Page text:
There’s a feeling when you’re crocheting and your yarn gets tangled. Even if you don’t crochet, you’ve probably felt something like this. A moment when everything mounts into impossibility and you want to scream and give up.
I’m sure you’ve felt something like that.
It’s a feeling of frustration. You just want to stash the entire project. It’s a feeling of disgust. You never want to look at it again. It’s a feeling of pointlessness. Snipping the yarn would be both so easy and so wrong.
But more than that, it’s a feeling that you’re all alone in the world.
It’s your ball of yarn. It’s your crochet project. And it’s your snarl.
Ultimately, nobody cares if you untangle it or not. How depressing is that?
If I stashed the project – no-one would know.
If I threw it away – I doubt anyone would notice.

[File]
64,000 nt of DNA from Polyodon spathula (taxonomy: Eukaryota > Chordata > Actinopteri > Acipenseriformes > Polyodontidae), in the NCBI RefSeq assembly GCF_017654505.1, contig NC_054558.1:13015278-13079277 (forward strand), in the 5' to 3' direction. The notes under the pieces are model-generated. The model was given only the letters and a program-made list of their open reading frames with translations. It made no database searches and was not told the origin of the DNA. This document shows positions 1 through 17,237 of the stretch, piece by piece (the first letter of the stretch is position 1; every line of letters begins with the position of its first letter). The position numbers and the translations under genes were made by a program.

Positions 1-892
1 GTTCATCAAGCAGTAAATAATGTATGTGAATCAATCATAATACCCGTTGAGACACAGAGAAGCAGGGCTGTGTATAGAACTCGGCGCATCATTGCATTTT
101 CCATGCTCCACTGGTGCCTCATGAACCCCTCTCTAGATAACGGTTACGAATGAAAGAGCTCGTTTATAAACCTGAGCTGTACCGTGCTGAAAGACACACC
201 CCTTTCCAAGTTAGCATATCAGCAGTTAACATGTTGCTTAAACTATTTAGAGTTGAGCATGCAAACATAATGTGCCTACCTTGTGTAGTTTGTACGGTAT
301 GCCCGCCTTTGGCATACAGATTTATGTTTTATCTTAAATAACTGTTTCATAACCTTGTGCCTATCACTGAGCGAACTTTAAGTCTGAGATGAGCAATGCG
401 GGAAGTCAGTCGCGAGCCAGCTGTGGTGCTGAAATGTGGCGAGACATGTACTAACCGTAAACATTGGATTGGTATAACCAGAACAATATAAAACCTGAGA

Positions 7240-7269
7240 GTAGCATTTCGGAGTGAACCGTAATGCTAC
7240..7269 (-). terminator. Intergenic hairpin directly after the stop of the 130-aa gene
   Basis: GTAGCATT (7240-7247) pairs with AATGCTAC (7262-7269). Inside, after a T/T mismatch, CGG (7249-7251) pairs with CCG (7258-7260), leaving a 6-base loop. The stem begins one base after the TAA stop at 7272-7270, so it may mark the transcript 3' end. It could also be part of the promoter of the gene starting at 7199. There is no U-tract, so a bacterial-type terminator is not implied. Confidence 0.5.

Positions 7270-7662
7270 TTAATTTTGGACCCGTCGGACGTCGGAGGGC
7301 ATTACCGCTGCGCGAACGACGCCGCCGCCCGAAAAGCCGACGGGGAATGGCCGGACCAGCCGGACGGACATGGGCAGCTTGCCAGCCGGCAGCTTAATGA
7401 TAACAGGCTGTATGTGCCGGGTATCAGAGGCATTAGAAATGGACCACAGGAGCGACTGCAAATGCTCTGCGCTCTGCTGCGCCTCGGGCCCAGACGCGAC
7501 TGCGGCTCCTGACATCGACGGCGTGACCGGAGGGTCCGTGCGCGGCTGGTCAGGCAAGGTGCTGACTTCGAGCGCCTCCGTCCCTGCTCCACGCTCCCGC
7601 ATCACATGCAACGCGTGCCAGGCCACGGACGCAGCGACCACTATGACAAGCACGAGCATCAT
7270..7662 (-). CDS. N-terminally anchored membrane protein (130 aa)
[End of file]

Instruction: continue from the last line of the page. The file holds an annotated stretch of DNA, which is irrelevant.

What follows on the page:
If I snipped the yarn and carried on past the tangle – for sure, nobody but me would know about that.
But it’s a tangle, and there’s something both depressing and important in working through it and not taking shortcuts.
Last month, while I was in Toronto oh, so very briefly (2 days!), my mother and I were visiting an older relative. I had brought along a big blanket project I’d been working on for more than 2 months. I was so close to the end, but I had had to unwind a big section of it, and I did it carelessly, and the yarn kept on getting tangled as I tried to crochet it together again.